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Connection between Tulsa, OK Auburn, AL and Tallapossa, GA

The Connection between Tulsa, OK, Auburn, AL and Tallapoosa, GA
There were things that your grandmother didn’t tell you!

Southern Highlands Study Research Update: The burial customs of the Apalache in the Georgia Mountains were virtually identical to those of several Andean cultures and very different from those of the Creeks and their mound-building ancestors. The biggest surprise was that they practiced mummification and displayed their elite cadavers in clothing for months, just like the Incas, Moche and several primeval Peruvian cultures. OMG!

When historic preservation architects take on the restoration of a building or the reconstruction of fortifications and ancient towns, months of research may take place before the first line is drawn on a computer. Such was the case in the preparation for designing the Trail of Tears Memorial at Council Oak Park in Tulsa, Oklahoma. We wanted to know more about the Native Americans who founded Tulsa. Where was their home in the Southeast? Was that town originally somewhere else? Who were their ancestors? The answers will probably surprise you.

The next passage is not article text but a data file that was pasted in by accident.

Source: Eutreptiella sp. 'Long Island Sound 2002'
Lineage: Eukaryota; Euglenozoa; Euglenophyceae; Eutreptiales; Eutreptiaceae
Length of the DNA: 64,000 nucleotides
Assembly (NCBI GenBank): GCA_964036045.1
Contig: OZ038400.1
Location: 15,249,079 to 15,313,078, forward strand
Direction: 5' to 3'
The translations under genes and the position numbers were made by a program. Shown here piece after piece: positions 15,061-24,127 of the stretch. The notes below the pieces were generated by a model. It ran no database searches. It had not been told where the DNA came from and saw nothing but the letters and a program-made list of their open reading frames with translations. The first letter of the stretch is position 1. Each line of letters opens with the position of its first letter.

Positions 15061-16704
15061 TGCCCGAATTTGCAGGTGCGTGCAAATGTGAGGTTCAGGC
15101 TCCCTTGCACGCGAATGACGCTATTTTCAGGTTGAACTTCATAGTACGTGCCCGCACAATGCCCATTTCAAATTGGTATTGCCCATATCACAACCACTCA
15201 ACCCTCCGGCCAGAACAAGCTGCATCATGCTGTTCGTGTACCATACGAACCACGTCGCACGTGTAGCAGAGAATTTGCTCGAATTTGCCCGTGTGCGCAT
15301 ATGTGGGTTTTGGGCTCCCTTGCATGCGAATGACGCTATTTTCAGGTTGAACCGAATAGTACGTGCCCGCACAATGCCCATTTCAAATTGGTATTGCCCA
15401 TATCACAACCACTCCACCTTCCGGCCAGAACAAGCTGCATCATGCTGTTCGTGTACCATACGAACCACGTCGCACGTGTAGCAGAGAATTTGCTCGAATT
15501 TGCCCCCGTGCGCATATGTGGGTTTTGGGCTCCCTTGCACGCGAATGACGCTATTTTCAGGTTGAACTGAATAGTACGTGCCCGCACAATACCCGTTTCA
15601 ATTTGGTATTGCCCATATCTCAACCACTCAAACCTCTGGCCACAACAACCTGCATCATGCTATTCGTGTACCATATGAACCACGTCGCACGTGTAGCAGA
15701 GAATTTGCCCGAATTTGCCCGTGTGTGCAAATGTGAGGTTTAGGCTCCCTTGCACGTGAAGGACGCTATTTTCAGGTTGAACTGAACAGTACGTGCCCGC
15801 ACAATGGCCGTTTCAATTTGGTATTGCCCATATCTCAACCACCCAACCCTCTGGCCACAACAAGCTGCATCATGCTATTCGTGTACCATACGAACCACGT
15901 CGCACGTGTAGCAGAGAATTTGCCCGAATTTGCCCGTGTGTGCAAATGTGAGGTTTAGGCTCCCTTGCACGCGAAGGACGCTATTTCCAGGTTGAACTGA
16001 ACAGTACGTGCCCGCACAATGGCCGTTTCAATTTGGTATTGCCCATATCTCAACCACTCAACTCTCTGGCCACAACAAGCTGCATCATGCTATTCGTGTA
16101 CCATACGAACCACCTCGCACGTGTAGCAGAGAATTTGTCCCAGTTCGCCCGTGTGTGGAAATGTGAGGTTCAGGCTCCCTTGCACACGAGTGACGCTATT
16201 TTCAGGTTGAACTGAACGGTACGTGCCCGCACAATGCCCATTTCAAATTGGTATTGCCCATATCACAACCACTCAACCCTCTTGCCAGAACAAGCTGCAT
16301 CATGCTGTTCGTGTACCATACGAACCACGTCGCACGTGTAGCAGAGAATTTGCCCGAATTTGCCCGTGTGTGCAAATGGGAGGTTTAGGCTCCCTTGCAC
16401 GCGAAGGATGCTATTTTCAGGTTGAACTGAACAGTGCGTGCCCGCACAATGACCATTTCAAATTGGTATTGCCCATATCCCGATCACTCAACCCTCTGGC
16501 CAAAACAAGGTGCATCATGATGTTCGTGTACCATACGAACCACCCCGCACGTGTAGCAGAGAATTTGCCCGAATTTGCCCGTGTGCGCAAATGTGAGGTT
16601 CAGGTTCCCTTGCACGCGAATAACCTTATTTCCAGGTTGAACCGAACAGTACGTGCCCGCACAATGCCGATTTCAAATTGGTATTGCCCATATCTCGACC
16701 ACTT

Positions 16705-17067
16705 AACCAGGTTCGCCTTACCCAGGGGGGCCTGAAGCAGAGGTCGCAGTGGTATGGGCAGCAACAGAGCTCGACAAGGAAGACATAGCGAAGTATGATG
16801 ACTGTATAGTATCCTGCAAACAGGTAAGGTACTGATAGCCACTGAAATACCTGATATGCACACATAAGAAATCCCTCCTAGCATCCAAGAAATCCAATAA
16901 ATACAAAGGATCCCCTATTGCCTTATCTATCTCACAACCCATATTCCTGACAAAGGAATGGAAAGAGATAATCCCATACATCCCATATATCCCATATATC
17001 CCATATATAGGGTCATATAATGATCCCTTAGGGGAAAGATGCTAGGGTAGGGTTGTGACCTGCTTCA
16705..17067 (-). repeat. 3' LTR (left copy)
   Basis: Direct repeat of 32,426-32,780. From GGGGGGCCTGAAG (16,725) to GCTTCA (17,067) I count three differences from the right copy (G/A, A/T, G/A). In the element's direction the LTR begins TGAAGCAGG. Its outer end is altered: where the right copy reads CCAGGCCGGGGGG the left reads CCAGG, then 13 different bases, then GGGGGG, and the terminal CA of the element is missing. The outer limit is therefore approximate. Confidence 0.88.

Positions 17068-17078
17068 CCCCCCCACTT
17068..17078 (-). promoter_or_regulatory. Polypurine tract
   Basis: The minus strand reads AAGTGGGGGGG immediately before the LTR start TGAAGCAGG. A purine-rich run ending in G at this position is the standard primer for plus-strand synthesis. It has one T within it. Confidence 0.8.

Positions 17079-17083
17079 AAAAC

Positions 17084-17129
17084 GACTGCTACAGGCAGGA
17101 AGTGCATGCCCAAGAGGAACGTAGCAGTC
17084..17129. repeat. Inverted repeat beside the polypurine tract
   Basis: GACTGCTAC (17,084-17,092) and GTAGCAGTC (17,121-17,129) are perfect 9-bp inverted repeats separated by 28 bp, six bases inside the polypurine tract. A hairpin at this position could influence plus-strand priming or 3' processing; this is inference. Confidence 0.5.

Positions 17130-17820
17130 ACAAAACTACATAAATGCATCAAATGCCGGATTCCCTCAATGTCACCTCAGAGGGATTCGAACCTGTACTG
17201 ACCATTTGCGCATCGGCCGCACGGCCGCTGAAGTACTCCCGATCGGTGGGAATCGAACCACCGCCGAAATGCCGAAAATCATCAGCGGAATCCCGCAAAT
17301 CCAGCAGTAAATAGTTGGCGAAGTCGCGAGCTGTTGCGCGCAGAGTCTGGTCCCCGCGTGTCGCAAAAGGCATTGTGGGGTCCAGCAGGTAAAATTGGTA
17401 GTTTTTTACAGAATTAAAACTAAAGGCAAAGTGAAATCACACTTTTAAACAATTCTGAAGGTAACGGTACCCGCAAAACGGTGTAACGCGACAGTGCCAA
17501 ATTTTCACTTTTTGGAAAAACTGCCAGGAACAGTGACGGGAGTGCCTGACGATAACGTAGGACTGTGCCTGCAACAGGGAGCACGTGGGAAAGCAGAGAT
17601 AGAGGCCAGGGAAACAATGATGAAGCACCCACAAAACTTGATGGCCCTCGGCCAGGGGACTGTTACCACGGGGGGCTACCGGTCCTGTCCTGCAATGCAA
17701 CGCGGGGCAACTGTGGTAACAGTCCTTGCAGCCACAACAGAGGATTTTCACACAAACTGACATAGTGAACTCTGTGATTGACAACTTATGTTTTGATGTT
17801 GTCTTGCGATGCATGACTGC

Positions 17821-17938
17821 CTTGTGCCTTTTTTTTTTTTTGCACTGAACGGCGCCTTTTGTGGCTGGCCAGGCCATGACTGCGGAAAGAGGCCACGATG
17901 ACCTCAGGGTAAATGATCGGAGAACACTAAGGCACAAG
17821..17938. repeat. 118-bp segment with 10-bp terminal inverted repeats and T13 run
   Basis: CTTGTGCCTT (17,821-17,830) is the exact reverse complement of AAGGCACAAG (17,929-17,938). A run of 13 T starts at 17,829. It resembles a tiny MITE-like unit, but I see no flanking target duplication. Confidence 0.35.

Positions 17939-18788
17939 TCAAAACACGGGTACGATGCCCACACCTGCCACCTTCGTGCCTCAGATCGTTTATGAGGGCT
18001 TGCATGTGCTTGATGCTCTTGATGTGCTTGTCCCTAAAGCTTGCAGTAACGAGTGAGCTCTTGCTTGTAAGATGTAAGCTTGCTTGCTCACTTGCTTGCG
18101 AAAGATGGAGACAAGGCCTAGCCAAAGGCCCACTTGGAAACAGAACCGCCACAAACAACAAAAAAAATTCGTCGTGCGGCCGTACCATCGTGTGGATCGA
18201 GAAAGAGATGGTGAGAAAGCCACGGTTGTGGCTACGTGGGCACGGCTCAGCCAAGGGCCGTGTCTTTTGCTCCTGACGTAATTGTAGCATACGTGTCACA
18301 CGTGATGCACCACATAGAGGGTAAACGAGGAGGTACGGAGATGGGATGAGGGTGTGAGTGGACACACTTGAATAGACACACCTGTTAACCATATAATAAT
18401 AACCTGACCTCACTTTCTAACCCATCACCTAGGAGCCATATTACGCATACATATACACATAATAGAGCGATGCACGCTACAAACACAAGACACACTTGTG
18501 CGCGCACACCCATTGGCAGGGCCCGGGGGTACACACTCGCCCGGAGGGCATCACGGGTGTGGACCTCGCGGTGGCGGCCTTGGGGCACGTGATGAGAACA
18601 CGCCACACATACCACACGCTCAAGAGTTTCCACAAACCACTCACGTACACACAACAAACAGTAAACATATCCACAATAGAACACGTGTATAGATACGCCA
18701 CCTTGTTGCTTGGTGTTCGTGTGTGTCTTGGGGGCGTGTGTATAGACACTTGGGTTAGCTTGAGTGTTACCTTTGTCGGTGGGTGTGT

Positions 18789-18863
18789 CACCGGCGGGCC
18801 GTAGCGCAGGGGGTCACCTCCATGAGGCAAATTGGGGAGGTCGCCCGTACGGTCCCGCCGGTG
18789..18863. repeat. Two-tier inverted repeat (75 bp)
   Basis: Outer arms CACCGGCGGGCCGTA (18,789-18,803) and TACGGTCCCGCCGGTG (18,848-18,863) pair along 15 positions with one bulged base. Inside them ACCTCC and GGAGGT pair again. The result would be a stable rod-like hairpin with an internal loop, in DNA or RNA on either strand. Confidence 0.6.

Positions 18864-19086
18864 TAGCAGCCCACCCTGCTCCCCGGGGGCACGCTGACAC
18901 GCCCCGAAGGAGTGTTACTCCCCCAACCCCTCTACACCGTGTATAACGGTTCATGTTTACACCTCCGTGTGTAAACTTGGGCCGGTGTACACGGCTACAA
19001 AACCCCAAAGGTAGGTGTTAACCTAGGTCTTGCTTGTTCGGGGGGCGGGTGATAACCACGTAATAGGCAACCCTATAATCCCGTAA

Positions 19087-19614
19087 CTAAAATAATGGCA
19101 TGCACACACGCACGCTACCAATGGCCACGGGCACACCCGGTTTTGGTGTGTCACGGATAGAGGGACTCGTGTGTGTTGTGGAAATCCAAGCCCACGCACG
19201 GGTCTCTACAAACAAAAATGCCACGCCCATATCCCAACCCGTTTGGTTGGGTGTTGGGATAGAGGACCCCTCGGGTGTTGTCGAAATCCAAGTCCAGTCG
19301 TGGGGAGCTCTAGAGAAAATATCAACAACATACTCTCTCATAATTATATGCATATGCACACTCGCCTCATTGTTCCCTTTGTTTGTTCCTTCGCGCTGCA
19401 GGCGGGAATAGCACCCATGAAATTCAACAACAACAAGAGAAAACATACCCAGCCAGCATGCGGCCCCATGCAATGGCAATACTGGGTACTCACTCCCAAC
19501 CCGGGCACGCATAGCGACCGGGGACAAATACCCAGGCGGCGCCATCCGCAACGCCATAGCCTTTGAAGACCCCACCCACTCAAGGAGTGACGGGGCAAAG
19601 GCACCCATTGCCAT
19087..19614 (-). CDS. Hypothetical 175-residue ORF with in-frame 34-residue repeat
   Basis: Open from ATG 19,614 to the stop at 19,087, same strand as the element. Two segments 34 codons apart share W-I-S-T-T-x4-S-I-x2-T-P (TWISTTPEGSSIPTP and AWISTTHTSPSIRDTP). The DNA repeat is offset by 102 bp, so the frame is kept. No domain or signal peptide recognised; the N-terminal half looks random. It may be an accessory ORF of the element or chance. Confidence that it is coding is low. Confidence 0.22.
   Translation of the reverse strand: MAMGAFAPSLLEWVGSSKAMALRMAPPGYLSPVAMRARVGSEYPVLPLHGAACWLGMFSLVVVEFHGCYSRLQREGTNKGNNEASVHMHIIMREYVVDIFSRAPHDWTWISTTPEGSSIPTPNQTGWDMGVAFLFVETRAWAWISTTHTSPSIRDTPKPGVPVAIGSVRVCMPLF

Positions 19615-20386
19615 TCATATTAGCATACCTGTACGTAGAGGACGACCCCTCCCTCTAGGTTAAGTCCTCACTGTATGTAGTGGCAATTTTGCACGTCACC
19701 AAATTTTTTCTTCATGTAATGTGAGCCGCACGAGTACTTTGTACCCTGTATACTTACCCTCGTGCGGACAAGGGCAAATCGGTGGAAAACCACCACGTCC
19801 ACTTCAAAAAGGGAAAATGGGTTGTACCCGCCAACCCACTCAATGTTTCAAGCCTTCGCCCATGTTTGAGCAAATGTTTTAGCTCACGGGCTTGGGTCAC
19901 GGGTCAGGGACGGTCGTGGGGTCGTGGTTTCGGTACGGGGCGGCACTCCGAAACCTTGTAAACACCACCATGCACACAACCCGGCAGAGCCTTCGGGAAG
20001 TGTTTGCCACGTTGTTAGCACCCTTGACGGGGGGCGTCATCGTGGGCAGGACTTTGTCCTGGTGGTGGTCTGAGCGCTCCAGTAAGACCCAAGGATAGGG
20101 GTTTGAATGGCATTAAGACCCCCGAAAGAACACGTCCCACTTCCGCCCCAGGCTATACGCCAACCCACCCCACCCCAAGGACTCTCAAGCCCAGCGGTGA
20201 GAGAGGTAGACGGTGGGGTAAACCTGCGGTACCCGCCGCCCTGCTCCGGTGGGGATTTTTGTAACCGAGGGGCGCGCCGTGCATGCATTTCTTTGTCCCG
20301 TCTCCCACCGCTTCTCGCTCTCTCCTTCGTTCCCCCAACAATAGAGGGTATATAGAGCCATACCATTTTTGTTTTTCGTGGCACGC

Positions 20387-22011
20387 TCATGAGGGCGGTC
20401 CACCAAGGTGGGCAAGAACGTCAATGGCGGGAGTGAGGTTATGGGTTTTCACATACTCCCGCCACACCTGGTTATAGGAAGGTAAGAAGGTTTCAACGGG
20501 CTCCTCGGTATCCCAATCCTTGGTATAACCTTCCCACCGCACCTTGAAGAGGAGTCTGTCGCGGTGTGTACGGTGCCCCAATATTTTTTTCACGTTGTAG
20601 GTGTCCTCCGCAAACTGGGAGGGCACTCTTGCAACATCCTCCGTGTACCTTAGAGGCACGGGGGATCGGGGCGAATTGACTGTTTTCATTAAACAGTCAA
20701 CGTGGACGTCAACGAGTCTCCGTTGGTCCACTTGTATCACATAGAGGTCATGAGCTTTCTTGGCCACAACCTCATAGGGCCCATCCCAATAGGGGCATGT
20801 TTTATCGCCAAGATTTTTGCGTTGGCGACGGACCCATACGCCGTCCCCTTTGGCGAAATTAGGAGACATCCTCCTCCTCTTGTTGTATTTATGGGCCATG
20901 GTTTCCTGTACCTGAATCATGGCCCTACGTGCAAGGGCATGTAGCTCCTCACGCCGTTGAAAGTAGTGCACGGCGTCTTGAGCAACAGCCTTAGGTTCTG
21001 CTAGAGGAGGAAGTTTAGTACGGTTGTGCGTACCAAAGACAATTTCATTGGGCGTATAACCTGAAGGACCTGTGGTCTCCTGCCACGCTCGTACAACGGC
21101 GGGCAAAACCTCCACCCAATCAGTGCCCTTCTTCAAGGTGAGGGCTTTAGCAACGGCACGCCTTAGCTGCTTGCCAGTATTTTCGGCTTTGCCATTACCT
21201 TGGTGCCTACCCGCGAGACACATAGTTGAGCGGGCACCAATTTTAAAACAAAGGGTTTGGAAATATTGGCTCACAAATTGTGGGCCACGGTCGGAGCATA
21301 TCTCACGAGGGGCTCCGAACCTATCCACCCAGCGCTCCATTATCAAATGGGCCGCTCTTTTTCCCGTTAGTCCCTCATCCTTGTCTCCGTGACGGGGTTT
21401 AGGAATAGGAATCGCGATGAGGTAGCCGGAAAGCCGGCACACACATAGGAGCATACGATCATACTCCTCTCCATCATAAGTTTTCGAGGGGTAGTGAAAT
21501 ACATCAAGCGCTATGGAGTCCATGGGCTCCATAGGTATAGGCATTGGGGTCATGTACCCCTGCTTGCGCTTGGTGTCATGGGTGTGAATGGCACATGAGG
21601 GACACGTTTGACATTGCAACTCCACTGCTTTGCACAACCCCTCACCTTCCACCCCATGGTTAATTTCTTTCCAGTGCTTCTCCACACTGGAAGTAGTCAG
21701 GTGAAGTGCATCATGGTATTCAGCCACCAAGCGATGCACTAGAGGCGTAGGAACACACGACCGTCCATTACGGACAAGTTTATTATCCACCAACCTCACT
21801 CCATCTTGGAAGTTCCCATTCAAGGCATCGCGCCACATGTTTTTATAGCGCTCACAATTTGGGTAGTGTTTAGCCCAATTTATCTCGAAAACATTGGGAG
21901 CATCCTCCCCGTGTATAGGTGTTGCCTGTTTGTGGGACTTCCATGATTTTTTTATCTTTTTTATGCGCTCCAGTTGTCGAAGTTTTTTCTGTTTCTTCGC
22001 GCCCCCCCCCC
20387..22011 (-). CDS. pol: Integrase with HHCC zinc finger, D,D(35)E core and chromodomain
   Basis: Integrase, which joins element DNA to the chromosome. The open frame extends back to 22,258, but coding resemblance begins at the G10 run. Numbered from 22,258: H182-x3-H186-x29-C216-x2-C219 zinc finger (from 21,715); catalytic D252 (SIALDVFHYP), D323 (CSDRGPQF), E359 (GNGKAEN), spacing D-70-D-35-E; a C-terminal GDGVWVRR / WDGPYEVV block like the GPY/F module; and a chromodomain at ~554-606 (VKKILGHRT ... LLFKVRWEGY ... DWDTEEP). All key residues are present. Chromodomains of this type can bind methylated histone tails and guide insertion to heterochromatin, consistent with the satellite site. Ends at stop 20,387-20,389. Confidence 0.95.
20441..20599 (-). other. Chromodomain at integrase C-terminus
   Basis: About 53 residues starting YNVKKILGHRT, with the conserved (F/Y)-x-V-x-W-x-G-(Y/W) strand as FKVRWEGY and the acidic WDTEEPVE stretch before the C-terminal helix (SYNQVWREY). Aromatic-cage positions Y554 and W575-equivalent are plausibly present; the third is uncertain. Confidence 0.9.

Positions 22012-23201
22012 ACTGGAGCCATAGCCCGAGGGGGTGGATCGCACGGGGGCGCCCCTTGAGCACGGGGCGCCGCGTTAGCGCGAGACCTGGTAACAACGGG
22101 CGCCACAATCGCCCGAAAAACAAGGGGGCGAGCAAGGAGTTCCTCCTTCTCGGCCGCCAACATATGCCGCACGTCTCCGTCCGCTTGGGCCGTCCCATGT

Lucv Pokv Tvlse

Tulsa, Oklahoma was founded by members of the Lucv Pokv Tvlse Tribal Town. In English, the word means, “Place where the turtles sit.” In Upper Creek, it is pronounced Lü : cha( : Po- : kä : Täl : she(. Its last location was in present day Lee County, Alabama, which is 5 miles (9 km) south of the Auburn University campus. The present day town of Loachapoka, AL was originally composed of those Creeks, who elected to continue living on allotments. However, since several men in Lucv Pokv Tvlse had participated in the 1836 Creek War, most of its residents were treated as hostiles and deported to the Indian Territory.

Less you think the folks in this town were savages, they were not. They had been given allotments of land in 1832 and declared to be citizens of the State of Alabama. They were sophisticated farmers and herdsmen. Almost immediately after the Creek families took possession of their allotment farms, squatters, real estate speculators and crooked politicians began using armed thugs to steal livestock and carry out illegal evictions. Being homeless, the Creek families were soon hungry and desperate. If anybody was uncivilized, it was the bands of white hoodlums who stole Creek property and murdered Creek families with impunity. The State of Alabama did virtually nothing to protect its Creek citizens.